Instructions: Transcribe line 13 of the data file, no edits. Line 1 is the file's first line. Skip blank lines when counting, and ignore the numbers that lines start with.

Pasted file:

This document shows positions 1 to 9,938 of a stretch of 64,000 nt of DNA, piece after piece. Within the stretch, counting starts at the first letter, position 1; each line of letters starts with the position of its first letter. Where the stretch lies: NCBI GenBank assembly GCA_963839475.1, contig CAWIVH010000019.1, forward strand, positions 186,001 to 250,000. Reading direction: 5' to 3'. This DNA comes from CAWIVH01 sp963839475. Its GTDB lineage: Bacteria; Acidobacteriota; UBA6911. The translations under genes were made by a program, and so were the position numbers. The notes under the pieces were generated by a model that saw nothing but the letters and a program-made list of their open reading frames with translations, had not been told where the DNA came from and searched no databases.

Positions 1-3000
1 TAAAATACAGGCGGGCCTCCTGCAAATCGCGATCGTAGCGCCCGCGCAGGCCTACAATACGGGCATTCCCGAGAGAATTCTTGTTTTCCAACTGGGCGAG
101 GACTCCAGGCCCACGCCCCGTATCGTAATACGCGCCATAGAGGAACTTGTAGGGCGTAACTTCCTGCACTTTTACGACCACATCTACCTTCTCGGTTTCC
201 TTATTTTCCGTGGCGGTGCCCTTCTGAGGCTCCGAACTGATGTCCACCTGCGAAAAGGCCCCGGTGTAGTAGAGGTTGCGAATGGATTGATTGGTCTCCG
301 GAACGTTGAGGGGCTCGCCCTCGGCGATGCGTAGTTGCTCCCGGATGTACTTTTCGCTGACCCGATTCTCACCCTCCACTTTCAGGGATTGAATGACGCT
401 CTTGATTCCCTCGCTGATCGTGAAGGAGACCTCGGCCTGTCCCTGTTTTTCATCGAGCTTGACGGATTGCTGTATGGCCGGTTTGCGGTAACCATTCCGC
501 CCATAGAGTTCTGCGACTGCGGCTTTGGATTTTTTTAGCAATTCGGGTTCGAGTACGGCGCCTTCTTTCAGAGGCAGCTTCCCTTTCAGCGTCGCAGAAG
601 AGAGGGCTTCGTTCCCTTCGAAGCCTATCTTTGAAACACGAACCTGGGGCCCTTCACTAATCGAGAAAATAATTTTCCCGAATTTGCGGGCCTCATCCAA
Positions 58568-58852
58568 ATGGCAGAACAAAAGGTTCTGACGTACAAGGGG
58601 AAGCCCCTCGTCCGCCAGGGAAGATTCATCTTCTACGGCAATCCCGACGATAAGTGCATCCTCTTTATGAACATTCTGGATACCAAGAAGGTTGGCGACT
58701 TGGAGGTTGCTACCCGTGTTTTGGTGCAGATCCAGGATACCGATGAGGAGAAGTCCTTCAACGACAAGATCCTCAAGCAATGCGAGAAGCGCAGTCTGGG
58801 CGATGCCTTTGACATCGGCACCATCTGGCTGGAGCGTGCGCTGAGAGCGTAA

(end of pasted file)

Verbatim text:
58701 TGGAGGTTGCTACCCGTGTTTTGGTGCAGATCCAGGATACCGATGAGGAGAAGTCCTTCAACGACAAGATCCTCAAGCAATGCGAGAAGCGCAGTCTGGG